Over the last few years, the City of Vancouver has engaged in a flight of whimsy known as the City Bird Contest. Each spring, average citizens could vote on a selection of avian warriors vying for the city’s official bird title, the city could educate the electorate on the various birds that call Vancouver home and media outlets could petulantly point out that the winning bird had received more votes than the mayor in the last election. It was a win-win situation.
As K&K has made abundantly clear, past winners of the City Bird Contest have not been to our liking, particularly last year’s winner — the douchey Peregrine Falcon.
To quote ourselves, the Peregrine Falcon is like “the Axe Body Spray of the bird world.”
“It’s like Yaletown with feathers… Imagine a developer who buys every single heritage building in the city, demolishes them and replaces them with luxury condo towers, except those towers are nests, and the developer has a beak.”
So what about this year’s official bird? Well, here’s the thing. The city didn’t hold its annual springtime contest this year. A colleague contacted the city, and this was their response:
“The City Bird contest is being re-evaluated by the Bird Strategy committee and partners at City and Park Board. We are looking at various options, including a model that would see an election — possibly next year sometime — for a permanent City Bird rather than a new one elected every year. This would be timed to dovetail with a major ornithological conference in Vancouver in 2018. Details are still being worked out and we are happy to update you as we get closer to the date.”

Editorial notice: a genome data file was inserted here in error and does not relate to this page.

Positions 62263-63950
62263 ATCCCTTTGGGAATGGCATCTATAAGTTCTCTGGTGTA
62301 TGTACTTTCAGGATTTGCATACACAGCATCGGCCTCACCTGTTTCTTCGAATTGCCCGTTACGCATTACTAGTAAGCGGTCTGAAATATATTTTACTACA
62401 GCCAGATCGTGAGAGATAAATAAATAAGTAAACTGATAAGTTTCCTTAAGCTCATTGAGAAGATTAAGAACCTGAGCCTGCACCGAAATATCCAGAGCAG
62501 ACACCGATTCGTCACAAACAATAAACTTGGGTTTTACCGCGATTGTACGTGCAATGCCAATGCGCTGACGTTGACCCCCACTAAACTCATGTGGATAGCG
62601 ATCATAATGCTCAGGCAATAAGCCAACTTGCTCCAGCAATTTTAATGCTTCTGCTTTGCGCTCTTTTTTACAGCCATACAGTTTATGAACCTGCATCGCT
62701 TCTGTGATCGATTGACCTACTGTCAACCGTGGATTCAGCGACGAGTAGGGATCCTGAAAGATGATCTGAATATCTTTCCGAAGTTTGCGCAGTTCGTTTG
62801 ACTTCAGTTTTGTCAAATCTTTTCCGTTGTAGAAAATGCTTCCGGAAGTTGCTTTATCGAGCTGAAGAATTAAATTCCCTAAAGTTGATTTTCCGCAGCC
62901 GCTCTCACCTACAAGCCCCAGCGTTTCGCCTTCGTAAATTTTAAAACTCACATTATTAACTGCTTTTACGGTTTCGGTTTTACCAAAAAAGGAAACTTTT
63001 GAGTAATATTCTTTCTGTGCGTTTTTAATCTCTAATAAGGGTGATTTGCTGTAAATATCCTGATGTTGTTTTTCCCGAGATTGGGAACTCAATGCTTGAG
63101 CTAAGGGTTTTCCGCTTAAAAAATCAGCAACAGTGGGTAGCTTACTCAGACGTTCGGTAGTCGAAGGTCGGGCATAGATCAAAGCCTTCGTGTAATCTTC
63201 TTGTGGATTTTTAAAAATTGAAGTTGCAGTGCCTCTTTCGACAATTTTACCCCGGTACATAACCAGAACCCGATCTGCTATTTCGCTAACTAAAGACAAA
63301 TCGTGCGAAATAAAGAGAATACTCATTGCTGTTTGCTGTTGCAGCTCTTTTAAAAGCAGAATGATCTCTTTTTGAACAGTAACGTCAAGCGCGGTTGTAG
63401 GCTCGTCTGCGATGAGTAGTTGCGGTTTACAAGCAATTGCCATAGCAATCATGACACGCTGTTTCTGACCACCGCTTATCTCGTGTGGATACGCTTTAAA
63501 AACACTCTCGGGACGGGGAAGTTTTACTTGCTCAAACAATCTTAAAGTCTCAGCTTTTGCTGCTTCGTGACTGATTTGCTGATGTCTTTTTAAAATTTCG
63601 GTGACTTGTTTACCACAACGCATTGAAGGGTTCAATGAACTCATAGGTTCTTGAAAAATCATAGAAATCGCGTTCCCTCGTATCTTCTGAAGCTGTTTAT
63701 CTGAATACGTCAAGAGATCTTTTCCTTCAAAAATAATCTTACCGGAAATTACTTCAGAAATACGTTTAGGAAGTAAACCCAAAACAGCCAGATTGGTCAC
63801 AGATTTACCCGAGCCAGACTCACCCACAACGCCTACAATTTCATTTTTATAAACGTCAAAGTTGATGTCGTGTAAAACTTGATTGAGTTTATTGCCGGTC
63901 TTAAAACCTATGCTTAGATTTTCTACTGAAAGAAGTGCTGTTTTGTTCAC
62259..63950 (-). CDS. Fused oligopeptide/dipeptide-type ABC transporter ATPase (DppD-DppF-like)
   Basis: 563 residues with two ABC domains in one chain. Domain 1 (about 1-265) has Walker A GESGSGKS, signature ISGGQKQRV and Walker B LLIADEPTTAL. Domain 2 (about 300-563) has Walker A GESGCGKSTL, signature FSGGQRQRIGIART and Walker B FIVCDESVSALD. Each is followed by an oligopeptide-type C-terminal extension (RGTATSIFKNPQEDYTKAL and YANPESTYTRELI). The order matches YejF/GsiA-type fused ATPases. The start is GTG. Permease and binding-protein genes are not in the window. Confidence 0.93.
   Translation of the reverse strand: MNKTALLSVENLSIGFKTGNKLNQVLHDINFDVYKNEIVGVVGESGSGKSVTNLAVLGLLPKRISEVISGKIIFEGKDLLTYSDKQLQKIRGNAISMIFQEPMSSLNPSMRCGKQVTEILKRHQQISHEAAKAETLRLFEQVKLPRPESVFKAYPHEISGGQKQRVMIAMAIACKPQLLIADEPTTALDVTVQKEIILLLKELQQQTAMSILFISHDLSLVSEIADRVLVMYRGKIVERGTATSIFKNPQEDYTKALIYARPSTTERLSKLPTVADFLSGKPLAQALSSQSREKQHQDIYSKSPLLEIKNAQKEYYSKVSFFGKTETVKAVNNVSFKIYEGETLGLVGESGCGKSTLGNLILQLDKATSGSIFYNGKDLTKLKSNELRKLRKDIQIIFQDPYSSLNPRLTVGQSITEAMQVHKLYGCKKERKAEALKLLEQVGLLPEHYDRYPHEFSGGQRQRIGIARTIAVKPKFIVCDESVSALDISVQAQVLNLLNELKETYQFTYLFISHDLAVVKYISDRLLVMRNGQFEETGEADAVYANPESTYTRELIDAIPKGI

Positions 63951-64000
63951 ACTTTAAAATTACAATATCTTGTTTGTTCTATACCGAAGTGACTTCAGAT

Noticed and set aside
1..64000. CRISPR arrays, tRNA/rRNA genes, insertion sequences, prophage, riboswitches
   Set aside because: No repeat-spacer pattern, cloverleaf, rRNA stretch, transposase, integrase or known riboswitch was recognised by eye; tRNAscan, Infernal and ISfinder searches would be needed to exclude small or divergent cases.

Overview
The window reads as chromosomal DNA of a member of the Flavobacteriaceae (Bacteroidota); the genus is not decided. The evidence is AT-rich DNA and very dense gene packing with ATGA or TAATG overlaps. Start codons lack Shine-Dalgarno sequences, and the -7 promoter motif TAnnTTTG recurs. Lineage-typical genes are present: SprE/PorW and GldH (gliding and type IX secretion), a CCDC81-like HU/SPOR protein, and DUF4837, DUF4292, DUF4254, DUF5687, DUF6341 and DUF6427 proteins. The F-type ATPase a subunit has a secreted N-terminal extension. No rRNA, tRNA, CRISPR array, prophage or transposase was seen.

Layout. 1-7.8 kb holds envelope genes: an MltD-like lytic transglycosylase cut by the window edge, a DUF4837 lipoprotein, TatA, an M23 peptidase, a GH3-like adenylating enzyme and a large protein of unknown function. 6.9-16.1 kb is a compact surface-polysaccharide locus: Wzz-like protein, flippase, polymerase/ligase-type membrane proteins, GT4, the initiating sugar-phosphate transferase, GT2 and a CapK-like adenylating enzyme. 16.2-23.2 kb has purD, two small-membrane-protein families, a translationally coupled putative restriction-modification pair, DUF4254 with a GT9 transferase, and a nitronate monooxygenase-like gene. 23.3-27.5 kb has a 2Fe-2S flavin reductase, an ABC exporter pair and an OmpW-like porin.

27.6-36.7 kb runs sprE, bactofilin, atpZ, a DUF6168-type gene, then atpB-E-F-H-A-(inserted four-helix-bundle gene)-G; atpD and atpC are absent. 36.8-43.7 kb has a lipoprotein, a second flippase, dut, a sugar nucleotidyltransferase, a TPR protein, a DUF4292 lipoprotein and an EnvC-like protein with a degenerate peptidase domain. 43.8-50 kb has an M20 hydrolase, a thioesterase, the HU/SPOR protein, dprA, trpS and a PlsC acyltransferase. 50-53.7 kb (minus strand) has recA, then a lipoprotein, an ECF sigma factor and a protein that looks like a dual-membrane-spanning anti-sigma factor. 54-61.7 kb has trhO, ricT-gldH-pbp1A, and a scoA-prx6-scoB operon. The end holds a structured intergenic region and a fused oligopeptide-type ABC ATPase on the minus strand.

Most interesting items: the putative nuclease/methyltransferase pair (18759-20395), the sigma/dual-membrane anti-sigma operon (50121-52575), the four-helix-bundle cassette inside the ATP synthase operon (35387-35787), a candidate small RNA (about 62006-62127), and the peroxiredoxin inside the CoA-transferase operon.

All of which is fine and dandy, and props for using the word “dovetail” (intentional or not) in the same sentence as the city’s “Bird Strategy committee.” But let’s not fool ourselves. Vancouver has been living under the reign of the Peregrine Falcon for a year and a half now. Do you think it’s a coincidence that in that time Vancouver real estate has soared to new heights, the city’s vacancy rate has shrunk to microscopic levels and affordability has become a bad punchline to a grim joke?
It is time for the city to declare the Peregrine Falcon’s days as City Bird over. And in its place, we would like to humbly suggest appointing the Red Tailed Hawk. If not, then leave the perch of city bird unoccupied and let nature take its course. This kind of winged tyranny must come to an end.
That is all.